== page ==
Liberals' radical GST report
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A specially commissioned Liberal Party WA report is set to reignite controversy over the way GST revenue is redistributed just as Treasurer Scott Morrison was hoping the states would accept his recent compromise proposal.
The report calls for a radical overhaul in the way the GST operates, including giving each state the power to set its own rate in the interests of ‘competitive federalism’.
The states would also be able to retain all the revenue raised, less the costs incurred by the Commonwealth government for collecting the tax.
The report says this should potentially remove the need for the states to set other taxes or find other means of obtaining revenue.
“At the same time, tied grants can be removed as the federal government relinquishes control over areas not specifically within its constitutional remit, such as education and health,” it says.
An eight-member committee, chaired by former MLC Murray Nixon, was formed to investigate the GST issue after a hotly contested debate at last year’s Liberal state conference on whether WA should become an independent state within the Commonwealth.
The report comes just weeks after Mr Morrison released a proposal for a floor of 70 cents for each dollar a state contributes.
WA’s poor deal under the existing redistribution formula led to the state’s share slumping to 33 cents, while this year it will be 47 cents.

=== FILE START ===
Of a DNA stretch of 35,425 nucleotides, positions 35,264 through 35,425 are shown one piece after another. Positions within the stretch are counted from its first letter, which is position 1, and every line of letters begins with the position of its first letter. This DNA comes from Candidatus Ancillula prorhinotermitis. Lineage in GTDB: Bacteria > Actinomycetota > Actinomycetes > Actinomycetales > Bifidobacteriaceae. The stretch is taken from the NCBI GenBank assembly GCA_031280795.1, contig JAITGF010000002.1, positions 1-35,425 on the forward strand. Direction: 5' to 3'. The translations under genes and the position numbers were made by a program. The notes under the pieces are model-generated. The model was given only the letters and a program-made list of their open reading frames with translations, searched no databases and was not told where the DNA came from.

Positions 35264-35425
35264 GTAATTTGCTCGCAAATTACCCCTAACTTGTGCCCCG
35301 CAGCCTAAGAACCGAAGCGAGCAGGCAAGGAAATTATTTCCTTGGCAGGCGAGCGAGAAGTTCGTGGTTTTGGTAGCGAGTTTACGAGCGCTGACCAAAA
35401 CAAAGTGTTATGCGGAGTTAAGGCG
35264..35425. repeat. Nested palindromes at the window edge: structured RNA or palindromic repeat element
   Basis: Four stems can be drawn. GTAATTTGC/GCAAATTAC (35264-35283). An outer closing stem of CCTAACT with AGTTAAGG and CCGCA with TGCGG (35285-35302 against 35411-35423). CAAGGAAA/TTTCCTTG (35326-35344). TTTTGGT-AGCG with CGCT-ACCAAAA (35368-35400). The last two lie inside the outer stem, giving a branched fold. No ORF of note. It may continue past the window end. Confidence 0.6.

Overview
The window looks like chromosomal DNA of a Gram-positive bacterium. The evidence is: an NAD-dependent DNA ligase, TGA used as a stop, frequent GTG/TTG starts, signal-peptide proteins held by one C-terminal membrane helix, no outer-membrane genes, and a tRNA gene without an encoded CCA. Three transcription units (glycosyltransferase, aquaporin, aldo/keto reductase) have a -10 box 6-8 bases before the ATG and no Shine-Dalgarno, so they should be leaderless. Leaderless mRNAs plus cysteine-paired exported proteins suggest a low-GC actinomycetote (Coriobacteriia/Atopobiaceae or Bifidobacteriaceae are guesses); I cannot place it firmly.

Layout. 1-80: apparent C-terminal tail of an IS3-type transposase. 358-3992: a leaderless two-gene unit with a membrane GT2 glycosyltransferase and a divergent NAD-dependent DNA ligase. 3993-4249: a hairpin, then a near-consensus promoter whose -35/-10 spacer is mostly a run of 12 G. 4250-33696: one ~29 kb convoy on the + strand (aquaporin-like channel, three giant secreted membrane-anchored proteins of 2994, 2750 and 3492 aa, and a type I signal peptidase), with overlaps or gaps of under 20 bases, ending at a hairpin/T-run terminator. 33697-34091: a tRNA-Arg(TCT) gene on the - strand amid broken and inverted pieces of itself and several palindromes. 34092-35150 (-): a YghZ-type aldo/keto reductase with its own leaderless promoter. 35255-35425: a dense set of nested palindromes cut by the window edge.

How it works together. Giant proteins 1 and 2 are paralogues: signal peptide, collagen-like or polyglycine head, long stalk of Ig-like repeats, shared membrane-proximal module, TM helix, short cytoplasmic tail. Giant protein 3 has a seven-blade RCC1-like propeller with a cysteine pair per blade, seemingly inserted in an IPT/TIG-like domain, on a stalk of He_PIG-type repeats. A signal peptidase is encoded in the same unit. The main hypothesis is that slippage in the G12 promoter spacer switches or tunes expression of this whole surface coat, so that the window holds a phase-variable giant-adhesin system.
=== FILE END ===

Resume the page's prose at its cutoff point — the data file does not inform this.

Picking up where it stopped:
The report notes there are inherent weaknesses in the way the GST is distributed, although it says Mr Morrison’s proposed changes are a positive step.
“However these changes will not address the imbalance that sees WA being the biggest net contributor for the foreseeable future,” the report says.
It calls for compensation paid to the Northern Territory and the ACT to be removed from the GST pool. This would mean fairer payments to the other states.
Top-up payments to the NT and ACT should come from other Commonwealth sources.
Mr Nixon said the goal of the report was to help achieve a better understanding of federal-state financial relations to deliver a fairer deal for the states.
“Unless the continuing centralisation of power is reversed, eventually history may repeat itself and then people of Western Australia demand secession,” the report concludes.